I’ve been asked to lead…now what do I do? Follow these 10 Steps
Congratulations! You’ve been asked to lead or chair an event, committee or project in your community. You eagerly accept. Now where do you begin?
You have interest in the project and you like the idea behind the cause but now that you’ve been asked to be in charge you don’t know what to do. Is this you? Sometimes we are eager to lead but realize that while we are not lacking in our passion we may be lacking in skills.
After all, leadership is a combination of experience, natural ability and skill.
You may not have the natural ability or experience but there are basic steps to leadership. To be an effective leader here 10 steps that you will need to take:
- Set the vision. You will need to be able to describe to the people who have “signed up” for your cause what you intend to do in the future. You need to paint a visual picture with your words of the desired end result of all of the work the group that you are leading will achieve. Test the vision by asking your group if they agree or disagree. Be willing to discuss and consider different ideas to get buy-in.
- Clarify the mission. Explain the purpose of the organization that you have been asked to lead. You must make sure that everyone understands the mission so you will need to ask questions. Why are you here? What are we here to do?
- Develop other leaders. The first job of a leader is to develop other leaders. You cannot do it all alone. Seek help from others in your organization that have skills that you do not have. Identify clear functions that can be delegated in part or in full early on. If needed skills are not present in your group then find others that may be recruited with the skills that your need to move forward.
- Make hard decisions and be decisive. Leaders have to make decisions some of which may be hard. That’s why “it is lonely at the top”. You will need to be decisive to move the group forward toward your common goal. Practice sound decision making by gathering facts, seeking counsel of trusted advisors in your group and using your intuition.
- Motivate and inspire the group to achieve the common objectives. Leading can be challenging when the work gets tough or obstacles are encountered along the way. As the leader you must generate enthusiasm and excitement to keep everyone motivated. Find ways to have fun and encourage people who are committed to the cause. Kick off events, pep rallies, and rousing talks are all ways to motivate the group.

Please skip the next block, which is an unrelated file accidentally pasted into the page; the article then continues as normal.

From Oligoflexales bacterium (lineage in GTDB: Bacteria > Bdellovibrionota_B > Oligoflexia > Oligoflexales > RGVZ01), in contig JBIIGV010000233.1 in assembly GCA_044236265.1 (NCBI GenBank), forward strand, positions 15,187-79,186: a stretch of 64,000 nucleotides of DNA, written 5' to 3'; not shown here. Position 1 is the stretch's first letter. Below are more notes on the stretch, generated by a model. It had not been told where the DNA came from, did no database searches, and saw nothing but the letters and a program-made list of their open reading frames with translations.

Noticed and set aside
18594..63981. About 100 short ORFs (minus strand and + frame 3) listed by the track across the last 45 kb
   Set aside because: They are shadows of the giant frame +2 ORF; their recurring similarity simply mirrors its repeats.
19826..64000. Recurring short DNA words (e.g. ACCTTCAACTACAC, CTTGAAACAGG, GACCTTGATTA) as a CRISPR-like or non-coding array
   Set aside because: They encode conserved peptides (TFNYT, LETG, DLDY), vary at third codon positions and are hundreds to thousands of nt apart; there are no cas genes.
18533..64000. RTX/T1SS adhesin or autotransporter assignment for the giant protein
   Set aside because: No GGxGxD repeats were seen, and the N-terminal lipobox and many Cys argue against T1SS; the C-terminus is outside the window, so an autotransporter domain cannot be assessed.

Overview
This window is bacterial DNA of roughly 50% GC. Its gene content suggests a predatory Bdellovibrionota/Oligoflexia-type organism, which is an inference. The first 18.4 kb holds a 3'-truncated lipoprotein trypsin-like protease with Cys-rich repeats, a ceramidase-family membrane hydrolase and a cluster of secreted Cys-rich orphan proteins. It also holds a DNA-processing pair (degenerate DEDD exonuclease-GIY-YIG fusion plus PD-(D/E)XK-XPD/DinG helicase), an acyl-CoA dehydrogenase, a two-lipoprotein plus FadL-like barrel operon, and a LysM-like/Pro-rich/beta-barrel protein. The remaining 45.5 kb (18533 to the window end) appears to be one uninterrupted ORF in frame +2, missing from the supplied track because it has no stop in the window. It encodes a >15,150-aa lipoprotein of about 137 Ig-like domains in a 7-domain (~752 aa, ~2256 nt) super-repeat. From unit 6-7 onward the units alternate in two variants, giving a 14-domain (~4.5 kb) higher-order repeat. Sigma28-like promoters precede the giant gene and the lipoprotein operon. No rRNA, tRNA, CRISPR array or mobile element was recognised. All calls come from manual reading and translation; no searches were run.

- Stay positive and see mistakes as an opportunity for learning. There’s nothing worse than a leader who is pessimistic or negative about the work at hand. Being positive despite setbacks keeps a group motivated. Leaders who look at mistakes as opportunities show their followers how to overcome diversity.
- Communicate frequently. As leader it is your job to check in with people who are working on the common cause to see how they are doing. Do they need help? Are they doing well? These conversations provide opportunities to give and get feedback and link ideas and people together which builds trust. Find time to bring the group together to ask for opinions and ideas encourage feedback from your group. People will learn from each other and this will help to build group culture and collaboration.
- Seek counsel from others with opposing views to avoid “group think”. Avoid gridlock and huge gaffes by bringing people in the group who have opposing ideas or perspectives. Sometimes we attract people who are just like us and we are attracted to groups that affirm who we are. If you notice that your group is monolithic, test your ideas with others outside of your group to get different perspectives.
- Develop a plan of action engaging all in the process. Engage the entire group in developing the plan of action by soliciting their input throughout the process. Plans that have buy-in by the group will have a greater chance of success when it’s time to implement. No one can say “no one asked me for my opinion”.
- Reward and recognize success. Recognizing everyone who puts forth an effort is an important job of the leader. You would be surprised how many people are motivated by simply saying “hello” or “how’s it going”? Recognizing effort, a job well done of individuals and key milestones met by the group along the way are vital to success. And of course when it’s all over, celebrate and be sure to properly thank all who contributed to the success of achieving your goal.
Don’t be afraid to lead if you are asked. Leading others takes confidence and experience helps to develop it. To a large extent, leadership is always on the job training.
In what ways are you leading others in your community? What experiences have you had that have helped to shape your leadership style?